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Native Diasporas

Indigenous Identities and Settler Colonialism in the Americas

Gregory D. Smithers

Publisher: University of Nebraska Press
Imprint: University of Nebraska Press
Published: 06/2014
Pages: 592
Subject: Social Science
eBook ISBN: 9780803255302


The arrival of European settlers in the Americas disrupted indigenous lifeways, and the effects of colonialism shattered Native communities. Forced migration and human trafficking created a diaspora of cultures, languages, and people. Gregory D. Smithers and Brooke N. Newman have gathered the work of leading scholars, including Bill Anthes, Duane Champagne, Daniel Cobb, Donald Fixico, and Joy Porter, among others, in examining an expansive range of Native peoples and the extent of their influences through reaggregation. These diverse and wide-ranging essays uncover indigenous understandings of self-identification, community, and culture through the speeches, cultural products, intimate relations, and political and legal practices of Native peoples.   Native Diasporas explores how indigenous peoples forged a sense of identity and community amid the changes wrought by European colonialism in the Caribbean, the Pacific Islands, and the mainland Americas from the seventeenth through the twentieth century. Broad in scope and groundbreaking in the topics it explores, this volume presents fresh insights from scholars devoted to understanding Native American identity in meaningful and methodologically innovative ways.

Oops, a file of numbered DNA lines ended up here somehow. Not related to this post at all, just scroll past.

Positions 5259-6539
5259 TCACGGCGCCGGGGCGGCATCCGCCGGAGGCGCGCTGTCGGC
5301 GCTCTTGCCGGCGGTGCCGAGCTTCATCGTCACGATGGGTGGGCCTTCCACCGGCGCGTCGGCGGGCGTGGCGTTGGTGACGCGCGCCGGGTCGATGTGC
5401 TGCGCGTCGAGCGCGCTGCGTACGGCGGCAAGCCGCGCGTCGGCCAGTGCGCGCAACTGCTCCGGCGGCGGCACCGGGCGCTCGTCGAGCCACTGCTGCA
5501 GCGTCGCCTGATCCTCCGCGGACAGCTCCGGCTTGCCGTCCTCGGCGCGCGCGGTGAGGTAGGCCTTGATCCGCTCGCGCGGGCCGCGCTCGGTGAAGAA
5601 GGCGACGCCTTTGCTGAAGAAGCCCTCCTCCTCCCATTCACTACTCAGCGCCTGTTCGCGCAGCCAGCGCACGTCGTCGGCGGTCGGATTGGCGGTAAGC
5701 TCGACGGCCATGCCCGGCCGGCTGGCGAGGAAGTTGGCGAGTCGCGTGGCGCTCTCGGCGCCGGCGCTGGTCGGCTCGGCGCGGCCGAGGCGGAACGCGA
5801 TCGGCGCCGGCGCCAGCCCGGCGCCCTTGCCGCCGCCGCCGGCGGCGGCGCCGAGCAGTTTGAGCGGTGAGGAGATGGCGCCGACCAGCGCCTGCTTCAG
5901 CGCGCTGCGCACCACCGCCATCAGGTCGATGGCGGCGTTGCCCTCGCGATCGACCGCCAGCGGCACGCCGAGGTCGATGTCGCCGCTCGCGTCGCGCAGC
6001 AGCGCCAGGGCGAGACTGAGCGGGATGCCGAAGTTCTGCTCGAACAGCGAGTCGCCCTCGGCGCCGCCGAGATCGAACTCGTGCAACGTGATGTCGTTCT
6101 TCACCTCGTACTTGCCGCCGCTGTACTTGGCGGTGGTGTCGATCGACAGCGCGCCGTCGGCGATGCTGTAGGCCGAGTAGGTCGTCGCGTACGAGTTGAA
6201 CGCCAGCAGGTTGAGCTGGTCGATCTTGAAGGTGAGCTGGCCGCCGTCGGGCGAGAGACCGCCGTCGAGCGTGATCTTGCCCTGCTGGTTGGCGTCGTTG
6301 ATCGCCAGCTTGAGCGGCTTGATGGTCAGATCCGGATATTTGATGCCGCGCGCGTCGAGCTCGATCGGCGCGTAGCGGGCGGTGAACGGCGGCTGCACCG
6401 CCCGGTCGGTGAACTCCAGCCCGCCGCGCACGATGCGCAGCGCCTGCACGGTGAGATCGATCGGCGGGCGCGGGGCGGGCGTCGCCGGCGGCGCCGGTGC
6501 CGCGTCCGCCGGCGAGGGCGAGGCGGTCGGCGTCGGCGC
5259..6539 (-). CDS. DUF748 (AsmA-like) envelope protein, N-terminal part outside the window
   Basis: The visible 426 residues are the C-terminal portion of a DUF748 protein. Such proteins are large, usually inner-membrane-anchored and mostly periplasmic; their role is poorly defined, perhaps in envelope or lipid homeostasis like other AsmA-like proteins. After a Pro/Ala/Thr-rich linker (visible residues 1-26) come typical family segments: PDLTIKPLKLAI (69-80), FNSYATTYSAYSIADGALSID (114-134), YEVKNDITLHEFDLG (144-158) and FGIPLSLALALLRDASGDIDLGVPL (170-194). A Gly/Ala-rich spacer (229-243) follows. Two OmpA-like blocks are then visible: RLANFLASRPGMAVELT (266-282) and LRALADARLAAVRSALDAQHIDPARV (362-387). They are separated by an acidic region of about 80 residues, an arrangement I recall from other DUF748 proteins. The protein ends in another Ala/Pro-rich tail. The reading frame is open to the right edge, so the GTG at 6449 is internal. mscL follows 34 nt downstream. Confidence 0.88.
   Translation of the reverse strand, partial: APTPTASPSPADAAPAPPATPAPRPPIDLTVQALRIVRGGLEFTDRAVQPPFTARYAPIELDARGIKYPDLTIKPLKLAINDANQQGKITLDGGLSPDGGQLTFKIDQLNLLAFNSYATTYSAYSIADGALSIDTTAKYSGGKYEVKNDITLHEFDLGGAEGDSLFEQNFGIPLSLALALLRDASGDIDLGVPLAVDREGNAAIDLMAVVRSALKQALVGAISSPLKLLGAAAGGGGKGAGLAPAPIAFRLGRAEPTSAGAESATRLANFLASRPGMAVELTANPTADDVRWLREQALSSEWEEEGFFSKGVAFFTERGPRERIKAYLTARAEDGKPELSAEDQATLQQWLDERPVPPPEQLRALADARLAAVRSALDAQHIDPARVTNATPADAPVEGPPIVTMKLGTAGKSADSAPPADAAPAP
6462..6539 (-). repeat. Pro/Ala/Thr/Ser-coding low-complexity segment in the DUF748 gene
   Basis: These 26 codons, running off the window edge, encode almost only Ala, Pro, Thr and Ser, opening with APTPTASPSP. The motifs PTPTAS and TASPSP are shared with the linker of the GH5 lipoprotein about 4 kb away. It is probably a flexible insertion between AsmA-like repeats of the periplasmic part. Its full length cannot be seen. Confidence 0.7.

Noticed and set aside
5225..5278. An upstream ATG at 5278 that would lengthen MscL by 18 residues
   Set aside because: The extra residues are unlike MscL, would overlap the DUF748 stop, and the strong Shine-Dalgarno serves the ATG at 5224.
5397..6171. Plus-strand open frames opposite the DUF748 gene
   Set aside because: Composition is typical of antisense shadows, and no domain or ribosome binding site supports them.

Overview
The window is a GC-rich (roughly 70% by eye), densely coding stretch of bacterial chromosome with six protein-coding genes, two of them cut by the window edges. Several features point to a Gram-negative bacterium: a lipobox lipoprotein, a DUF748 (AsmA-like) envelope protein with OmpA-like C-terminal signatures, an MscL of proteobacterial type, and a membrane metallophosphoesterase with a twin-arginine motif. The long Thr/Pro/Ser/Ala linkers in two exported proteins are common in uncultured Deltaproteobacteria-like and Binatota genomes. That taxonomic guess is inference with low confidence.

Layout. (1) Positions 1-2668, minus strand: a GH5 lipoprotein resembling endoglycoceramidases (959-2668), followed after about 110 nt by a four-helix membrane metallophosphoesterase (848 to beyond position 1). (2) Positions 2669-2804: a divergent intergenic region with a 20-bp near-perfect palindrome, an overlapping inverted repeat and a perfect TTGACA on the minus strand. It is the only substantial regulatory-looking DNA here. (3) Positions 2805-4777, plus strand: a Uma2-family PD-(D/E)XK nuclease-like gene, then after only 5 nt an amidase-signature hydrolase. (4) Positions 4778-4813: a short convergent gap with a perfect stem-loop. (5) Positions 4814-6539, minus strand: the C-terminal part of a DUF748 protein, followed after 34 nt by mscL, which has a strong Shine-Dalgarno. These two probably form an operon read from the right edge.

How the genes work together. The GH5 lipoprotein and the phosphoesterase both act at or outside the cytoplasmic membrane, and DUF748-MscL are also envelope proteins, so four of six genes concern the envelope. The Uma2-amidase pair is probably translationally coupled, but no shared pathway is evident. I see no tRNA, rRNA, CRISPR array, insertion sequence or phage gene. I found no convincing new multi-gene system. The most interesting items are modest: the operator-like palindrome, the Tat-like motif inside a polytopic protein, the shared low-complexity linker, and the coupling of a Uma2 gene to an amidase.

Gregory D. Smithers teaches history at Virginia Commonwealth University. He is the author of three books, including Science, Sexuality, and Race in the United States and Australia, 1780s–1890s. Brooke N. Newman is an assistant professor of history at Virginia Commonwealth University. Her articles have appeared in Gender and History and Slavery and Abolition.